It is for this purpose that Hashem created the world in a manner such that the members of each ensuing generation depend on their parents to be their anchors throughout life. As long as children view their parents as their mainstays in life, they will accept the mesorah from them. This does not apply only to members of Klal Yisrael, who are charged with transmitting the Torah and its 613 mitzvos, but even to gentiles/Bnei Noach, who must give over the seven mitzvos commanded to Bnei Noach. Whenever a generation is lost either through persecution or cultural/social upheaval, a link is broken in the chain of transmission and the next generation is deficient, since it is no longer connected to the base. Family is everything. The breakdown of the family unit signals the dissociation of its surrounding society.
In a “Touch of Chizuk,” Rabbi Yechiel Spero relates a story which I feel conveys a powerful lesson about mesorah – one that goes to the crux of our mesorah and why, in my opinion, some families enjoy greater success in their transmission of the mesorah.
Moshe was a chassidishe American yeshivah bachur who was studying in the Gerrer Yeshivah, Sfas Emes. The Rosh Yeshivah at the time was the Pnei Menachem, who would eventually ascend to the helm of Gerrer Chassidus as its Rebbe. Moshe was an excellent student, diligent and G-d-fearing, who was also deeply committed to Chassidus – its teachings and way of life. When his father, Reb Shaya, came to visit from America, he was heartened by the glowing reports concerning his son’s learning. He met his son’s friends and was impressed by the esteem in which they held Moshe. Last, he met with the Rosh Yeshivah to receive the crowning report about his son. How surprised he was to hear a lukewarm report about his Moshe. After all that he had learned that day, he was taken aback. Perhaps the Rosh Yeshivah was unaware that he was Moshe’s father? He reiterated his relationship with Moshe. The report did not change.
Reb Shaya was in a quandary. He was under the impression that his son was doing quite well. Now, he was no longer sure of anything. Unable to overcome the doubts that were creeping up concerning his Moshe, Reb Shaya opened up and asked the Rosh Yeshivah if anything was wrong with his son’s learning.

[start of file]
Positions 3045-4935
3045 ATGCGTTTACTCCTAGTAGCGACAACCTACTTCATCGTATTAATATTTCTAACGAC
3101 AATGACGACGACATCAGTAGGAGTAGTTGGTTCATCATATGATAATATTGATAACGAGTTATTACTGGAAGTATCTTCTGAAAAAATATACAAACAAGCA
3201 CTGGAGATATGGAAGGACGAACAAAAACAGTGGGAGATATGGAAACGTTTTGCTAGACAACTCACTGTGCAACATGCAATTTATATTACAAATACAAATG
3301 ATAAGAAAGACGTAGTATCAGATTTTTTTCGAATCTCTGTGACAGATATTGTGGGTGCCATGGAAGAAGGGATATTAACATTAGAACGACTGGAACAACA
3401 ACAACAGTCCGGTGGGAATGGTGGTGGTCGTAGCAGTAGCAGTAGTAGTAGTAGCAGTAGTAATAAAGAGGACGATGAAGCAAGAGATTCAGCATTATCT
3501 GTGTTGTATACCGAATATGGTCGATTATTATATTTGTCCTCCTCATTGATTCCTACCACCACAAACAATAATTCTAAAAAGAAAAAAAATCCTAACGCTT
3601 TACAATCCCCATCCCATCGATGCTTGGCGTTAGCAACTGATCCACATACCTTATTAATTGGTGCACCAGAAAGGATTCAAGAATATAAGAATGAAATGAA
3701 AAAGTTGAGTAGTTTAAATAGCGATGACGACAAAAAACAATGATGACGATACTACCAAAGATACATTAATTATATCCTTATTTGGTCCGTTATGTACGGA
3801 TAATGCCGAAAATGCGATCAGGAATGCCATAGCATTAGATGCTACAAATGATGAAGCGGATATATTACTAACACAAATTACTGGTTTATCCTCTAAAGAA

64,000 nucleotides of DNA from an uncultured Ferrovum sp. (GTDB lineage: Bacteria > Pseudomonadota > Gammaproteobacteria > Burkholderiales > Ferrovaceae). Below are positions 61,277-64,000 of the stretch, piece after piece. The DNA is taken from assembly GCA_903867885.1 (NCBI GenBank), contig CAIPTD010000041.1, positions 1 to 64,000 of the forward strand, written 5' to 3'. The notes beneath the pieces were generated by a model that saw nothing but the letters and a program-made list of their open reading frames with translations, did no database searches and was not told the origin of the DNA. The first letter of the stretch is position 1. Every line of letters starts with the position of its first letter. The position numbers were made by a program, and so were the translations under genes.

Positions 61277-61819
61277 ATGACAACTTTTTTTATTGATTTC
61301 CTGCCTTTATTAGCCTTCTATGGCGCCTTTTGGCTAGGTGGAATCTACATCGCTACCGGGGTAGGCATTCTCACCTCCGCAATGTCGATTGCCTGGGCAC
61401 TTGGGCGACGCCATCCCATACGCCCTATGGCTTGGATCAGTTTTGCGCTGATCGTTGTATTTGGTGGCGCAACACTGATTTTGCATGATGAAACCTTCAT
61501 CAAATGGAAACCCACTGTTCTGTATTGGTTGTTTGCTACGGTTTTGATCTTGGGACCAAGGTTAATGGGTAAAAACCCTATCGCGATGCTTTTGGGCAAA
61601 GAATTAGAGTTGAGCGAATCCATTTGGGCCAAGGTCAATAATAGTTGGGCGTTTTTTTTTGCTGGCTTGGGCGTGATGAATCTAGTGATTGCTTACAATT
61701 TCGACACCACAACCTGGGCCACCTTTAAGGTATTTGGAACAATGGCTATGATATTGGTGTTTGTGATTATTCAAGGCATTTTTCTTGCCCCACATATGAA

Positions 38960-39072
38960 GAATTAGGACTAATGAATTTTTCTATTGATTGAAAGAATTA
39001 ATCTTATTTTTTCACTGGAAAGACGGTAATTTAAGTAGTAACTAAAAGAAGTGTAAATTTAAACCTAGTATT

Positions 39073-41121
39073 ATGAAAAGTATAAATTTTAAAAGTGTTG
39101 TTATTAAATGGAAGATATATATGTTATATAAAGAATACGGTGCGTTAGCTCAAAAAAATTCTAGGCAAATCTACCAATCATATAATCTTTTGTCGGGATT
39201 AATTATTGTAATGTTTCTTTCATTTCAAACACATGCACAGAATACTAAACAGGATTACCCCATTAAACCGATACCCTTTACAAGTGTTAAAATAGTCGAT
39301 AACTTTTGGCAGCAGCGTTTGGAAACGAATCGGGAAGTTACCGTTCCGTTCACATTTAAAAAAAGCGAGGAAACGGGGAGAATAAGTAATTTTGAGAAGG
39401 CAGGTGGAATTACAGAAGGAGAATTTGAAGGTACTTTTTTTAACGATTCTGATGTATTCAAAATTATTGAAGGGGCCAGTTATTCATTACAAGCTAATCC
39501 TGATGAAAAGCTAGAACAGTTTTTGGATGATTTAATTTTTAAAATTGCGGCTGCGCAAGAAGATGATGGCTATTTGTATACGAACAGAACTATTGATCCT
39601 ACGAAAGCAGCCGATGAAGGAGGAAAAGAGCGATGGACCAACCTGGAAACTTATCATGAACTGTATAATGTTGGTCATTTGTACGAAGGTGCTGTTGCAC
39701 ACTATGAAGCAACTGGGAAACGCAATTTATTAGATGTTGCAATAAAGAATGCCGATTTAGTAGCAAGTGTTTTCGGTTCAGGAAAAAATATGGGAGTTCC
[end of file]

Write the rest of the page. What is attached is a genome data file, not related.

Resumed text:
The Pnei Menachem replied with a story that had occurred concerning his own father, the saintly Imrei Emes. Prior to World War II, a decree was issued regarding drafting yeshivah boys into the Polish army. Anyone with a modicum of intelligence understands what happens to a frum, observant, boy in the Polish army. “My brother was old enough for the draft. My mother went to the Imrei Emes and asked him to give his word that her son would not be drafted. To her shock, he did not respond. She took this as a sign that her son would be drafted. She reacted the way any Jewish mother would react: with bitter, copious weeping. As far as she was concerned, the Rebbe’s somber reaction was an ominous sign. When her mother saw her crying, she approached her son-in-law, the Imrei Emes, and informed him that her daughter, his wife, was terribly distraught from the news she inferred from his reaction to her request. The Rebbe assured his mother-in-law that she had no reason for concern – all would work out: A momma darf veinen, ‘A mother needs to cry. Had I told her that all would be well, she would not have cried for his overall well-being. The tears of a Yiddishe momma are precious and cherished by Hashem. Although he may not presently need the support of those tears, one day in the future he will certainly need them. Now he will have them put in reserve for him.’”
The Pnei Menachem explained to Reb Shaya, “Had I told you immediately how well your son was doing, you would have become complacent. When one does not feel the need for davening for his child, he will not shed those precious tears that are so valuable. As wonderful as your child is, do not ever stop crying on his behalf!”
I think this is an added caveat to our mesorah.